Denver Broncos Draft Notes: Brandon Marshall, McDaniels and Ruling on Lockout
This weekend reminded Broncos fans why trading away Brandon Marshall was one of the few positive developments that has happened to the team in recent years. Sadly, the guy cannot stay out of trouble, and he seems to be prone to these “unfortunate mishaps,” whether it be a sandwich wrapper or a broken vase that causes his violent “misfortune”.
The truth being that Brandon Marshall needs a lot of counseling, and so do team's owners that are willing to keep paying this guy the big bucks. But that is something, thankfully, that Pat Bowlen doesn’t have to worry about anymore.
What does Brandon Marshall’s adventures into marital lunacy mean to the Broncos now that he is a Dolphin? More than you might guess.
One. It means that some kind of roster move by Josh McDaniels has finally been validated as “positive,” making the score Josh McDaniels 1, Denver Broncos –127 (as in all of the many poor transactions that have set this team back a few years).
This is especially relevant as we look forward to the upcoming draft and imagine what additional draft selections we might have this year had it not been for some wreckless trades under the Hoody regime.
Two. It reminds Broncos fans why it might not be such a bad thing if the Broncos pass on guys like Nick Fairley, Marvin Austin (I have admittedly been very high on him), Jimmy Smith (not that the Broncos are really targeting him) and so on.
To put it more concisely, though, maybe the Broncos should seek to find a happy medium, and instead of focusing too heavily on character and too little on talent and measurables, why not focus on guys who can flat-out play and don’t have any reported off-field issues?
That may sound too vague, so here’s an example. In last year’s draft, the Broncos passed on Dez Bryant because of character concerns, and instead took Demarius Thomas. Bryant hasn’t exactly been a choir boy, by no means, but Thomas has ongoing injuries that already threaten his career.
Thomas was viewed as a very smart kid with a lot of up-side, but there were also major concerns about his route-running skills and durability. He was also viewed as a system player who may not transition to the NFL game.
Those were big enough concerns to look at a different position or maybe even trade down and go with a different player. It’s not always about either or. Sometimes you can have both, just at a different position or at a later point in the draft.
That’s how Brandon Marshall ties into the Broncos draft, which is now days away.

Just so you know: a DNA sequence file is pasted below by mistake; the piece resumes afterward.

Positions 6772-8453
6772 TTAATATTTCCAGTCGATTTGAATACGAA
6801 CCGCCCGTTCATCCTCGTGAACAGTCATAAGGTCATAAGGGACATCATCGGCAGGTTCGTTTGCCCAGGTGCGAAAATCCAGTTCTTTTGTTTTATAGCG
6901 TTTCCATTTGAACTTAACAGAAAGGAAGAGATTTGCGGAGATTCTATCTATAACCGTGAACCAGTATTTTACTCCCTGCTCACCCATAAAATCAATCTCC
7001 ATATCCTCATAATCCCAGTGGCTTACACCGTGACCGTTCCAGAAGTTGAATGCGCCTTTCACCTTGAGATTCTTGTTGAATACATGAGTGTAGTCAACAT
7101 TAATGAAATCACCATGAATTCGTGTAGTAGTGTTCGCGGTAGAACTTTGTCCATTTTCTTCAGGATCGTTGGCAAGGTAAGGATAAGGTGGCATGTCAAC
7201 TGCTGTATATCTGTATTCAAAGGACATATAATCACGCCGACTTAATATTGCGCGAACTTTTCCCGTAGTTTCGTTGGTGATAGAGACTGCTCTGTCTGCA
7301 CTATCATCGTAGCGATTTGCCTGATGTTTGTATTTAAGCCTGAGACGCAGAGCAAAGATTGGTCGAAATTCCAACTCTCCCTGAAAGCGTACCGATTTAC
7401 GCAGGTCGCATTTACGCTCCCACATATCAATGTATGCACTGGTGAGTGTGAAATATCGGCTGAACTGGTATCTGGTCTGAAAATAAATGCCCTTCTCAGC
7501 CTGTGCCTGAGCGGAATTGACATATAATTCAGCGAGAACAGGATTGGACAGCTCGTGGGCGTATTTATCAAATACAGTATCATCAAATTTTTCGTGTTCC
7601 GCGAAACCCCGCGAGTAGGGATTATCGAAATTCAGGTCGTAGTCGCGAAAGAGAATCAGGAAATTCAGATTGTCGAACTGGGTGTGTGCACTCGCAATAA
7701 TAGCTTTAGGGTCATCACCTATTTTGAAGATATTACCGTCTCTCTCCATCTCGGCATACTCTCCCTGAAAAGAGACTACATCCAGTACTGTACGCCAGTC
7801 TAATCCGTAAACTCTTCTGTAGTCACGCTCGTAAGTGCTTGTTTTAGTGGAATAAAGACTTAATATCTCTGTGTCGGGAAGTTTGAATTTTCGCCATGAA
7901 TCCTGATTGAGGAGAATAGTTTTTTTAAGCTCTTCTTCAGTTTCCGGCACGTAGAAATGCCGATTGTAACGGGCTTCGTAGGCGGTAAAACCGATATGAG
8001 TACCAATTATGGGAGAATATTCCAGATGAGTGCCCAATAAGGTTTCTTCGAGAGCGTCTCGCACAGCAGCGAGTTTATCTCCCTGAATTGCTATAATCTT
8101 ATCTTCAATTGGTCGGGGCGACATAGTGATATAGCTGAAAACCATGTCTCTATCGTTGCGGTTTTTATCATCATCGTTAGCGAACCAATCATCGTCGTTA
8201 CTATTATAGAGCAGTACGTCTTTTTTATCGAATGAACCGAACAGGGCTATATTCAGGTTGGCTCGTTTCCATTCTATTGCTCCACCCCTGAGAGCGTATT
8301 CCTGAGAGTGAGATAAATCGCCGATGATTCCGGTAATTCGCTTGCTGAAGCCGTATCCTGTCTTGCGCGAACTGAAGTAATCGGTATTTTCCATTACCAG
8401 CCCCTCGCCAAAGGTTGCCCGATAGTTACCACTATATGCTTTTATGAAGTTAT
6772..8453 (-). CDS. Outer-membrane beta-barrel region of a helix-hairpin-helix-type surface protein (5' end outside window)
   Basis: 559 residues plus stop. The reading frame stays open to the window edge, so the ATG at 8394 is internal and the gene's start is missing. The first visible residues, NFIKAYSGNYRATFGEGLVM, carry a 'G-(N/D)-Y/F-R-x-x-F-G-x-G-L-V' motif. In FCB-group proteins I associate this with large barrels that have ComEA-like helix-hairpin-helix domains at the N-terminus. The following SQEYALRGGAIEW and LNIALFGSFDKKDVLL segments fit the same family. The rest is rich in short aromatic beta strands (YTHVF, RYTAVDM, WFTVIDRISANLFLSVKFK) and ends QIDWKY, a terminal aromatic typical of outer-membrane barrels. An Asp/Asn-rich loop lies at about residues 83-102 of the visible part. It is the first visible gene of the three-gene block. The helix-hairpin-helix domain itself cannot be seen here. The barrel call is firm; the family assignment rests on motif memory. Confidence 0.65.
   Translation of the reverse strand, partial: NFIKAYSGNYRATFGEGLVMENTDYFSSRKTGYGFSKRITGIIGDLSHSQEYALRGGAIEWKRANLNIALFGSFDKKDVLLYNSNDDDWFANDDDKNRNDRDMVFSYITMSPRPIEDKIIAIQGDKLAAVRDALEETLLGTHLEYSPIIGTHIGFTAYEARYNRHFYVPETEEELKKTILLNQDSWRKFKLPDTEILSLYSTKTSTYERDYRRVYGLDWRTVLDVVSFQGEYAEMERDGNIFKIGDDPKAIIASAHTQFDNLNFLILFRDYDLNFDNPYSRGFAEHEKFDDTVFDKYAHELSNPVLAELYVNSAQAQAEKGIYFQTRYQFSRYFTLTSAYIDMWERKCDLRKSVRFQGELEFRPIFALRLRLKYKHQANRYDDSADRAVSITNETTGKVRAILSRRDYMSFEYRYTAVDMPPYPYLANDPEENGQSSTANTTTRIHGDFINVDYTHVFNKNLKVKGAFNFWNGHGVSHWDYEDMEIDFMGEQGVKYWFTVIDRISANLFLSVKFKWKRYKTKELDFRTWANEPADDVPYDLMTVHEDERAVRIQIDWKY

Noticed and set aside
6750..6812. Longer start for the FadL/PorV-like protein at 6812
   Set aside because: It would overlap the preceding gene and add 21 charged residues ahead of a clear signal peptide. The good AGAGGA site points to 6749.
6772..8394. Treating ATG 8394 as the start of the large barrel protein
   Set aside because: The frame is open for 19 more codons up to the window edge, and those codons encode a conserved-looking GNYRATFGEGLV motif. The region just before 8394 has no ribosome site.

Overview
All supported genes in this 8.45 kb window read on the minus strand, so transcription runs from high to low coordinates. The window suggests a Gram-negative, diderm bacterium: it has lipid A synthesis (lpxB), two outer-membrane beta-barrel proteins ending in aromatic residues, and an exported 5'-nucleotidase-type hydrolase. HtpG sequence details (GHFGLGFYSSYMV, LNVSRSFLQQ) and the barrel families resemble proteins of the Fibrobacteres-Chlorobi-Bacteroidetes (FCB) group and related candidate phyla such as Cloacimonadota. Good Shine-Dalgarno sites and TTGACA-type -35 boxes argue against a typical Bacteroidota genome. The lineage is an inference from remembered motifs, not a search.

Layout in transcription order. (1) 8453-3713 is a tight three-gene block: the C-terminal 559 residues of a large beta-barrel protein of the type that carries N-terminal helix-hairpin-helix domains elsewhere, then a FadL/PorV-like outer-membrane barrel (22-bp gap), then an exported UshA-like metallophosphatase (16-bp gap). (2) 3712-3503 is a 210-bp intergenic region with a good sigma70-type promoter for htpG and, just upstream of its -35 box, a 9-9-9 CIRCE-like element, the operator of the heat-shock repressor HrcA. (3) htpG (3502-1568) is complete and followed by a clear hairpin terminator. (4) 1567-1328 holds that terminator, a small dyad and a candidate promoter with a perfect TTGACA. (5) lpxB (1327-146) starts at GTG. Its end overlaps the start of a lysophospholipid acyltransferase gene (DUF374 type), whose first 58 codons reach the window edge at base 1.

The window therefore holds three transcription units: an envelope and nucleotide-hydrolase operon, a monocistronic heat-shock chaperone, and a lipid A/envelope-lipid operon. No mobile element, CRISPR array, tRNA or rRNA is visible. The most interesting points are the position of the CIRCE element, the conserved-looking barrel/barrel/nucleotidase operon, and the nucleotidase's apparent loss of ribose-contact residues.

The judge’s ruling on the lockout, which she essentially lifted, means that there is still a small chance, however slight, that the Broncos can actually perform business as usual before the draft.
In all likelihood, the league will appeal before any kind of transactions can take place, and the legal fight will continue to play out through the offseason and possibly further.
Still, it’s fun to speculate. What if it becomes possible, because of whatever happens next, that the Broncos are again able to make trades, sign free agents, etc.?
Well that would mean that the Broncos could look at two important trade chips: Kyle Orton and Ryan Harris. Orton could command a second- or third-round pick from a team wanting his services, while Harris might net the Broncos something less, but still substantial enough to help them in this year’s draft, and possibly next year’s draft.
The Broncos have seven draft picks to work with but could really use a lot more. More importantly, if the lockout were to be lifted permanently, then that means that the Broncos could look at adding undrafted free agents to their roster after the draft concludes.
Remember that Sam Shields was an undrafted free agent and a Super Bowl winning cornerback for the Green Bay Packers last year. That worked out very well for the Packers. LeGarrette Blount was also an undrafted free agent who was initially signed by the Tennessee Titans, and later acquired by Tampa Bay. And he also turned out to be quite the find.
So, this whole ordeal with the lockout means more than just trading current players. It also means that the Broncos will have more opportunity to fill the roster, and possibly even find the next Rod Smith.
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